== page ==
Contributions of labile and resistant organic materials to the immobilization of inorganic soil N when used in the restoration of abandoned agricultural fields

E. L. Tilston, T. Szili-Kovacs, D. W. Hopkins

    Research output: Contribution to journalArticle

    Abstract

    We have examined the contributions sucrose and sawdust make to the net immobilization of inorganic soil N and assimilation of both C and N into microbial biomass when they are used as part of a restoration plan to promote the establishment of indigenous vegetation on abandoned agricultural fields on the Central Hungarian Plain. Both amendments led to net N immobilization. Sucrose addition also led to mobilization of N from the soil organic N pool and its immobilization into microbial biomass, whereas sawdust addition apparently immobilized soil N into a non-biomass compartment or a biomass component that was not detected by the conventional biomass N assay (CHCl3 fumigation and extraction). This suggests that the N was either cycled through the biomass, but not immobilized within it, or that it was immobilized in a protected biomass fraction different to the fraction into which N was immobilized in response to sucrose addition.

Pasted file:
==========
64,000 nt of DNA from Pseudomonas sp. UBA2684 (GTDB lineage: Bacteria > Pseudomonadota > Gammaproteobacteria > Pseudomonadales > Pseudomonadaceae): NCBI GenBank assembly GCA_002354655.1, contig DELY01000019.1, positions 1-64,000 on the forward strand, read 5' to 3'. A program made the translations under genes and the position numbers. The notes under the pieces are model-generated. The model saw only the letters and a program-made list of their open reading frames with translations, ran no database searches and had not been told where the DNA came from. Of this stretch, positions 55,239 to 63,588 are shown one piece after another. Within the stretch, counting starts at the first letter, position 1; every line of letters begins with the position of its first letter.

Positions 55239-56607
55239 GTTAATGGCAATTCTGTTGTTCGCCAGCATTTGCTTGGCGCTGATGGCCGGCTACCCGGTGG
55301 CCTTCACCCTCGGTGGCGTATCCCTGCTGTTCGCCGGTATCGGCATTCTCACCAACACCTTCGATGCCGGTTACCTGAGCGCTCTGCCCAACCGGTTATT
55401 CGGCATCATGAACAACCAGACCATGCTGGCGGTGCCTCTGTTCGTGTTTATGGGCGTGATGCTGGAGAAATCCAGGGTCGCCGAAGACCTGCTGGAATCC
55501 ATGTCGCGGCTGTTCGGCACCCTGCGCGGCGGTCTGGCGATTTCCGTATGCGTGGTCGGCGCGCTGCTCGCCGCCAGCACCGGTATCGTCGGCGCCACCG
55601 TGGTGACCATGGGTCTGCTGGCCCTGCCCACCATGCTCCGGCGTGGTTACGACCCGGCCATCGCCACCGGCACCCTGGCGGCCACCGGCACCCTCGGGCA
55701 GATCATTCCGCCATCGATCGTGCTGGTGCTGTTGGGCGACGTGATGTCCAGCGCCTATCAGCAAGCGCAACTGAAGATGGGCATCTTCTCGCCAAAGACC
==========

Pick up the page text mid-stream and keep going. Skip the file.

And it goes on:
Original languageEnglish
    Pages (from-to)168-174
    Number of pages7
    JournalSoil Use and Management
    Volume25
    Issue number2
    DOIs
    Publication statusPublished - Jun 2009

    Cite this

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    abstract = "We have examined the contributions sucrose and sawdust make to the net immobilization of inorganic soil N and assimilation of both C and N into microbial biomass when they are used as part of a restoration plan to promote the establishment of indigenous vegetation on abandoned agricultural fields on the Central Hungarian Plain. Both amendments led to net N immobilization. Sucrose addition also led to mobilization of N from the soil organic N pool and its immobilization into microbial biomass, whereas sawdust addition apparently immobilized soil N into a non-biomass compartment or a biomass component that was not detected by the conventional biomass N assay (CHCl3 fumigation and extraction). This suggests that the N was either cycled through the biomass, but not immobilized within it, or that it was immobilized in a protected biomass fraction different to the fraction into which N was immobilized in response to sucrose addition.",
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    Contributions of labile and resistant organic materials to the immobilization of inorganic soil N when used in the restoration of abandoned agricultural fields. / Tilston, E. L.; Szili-Kovacs, T.; Hopkins, D. W.

    In: Soil Use and Management, Vol. 25, No. 2, 06.2009, p. 168-174.

    Research output: Contribution to journalArticle

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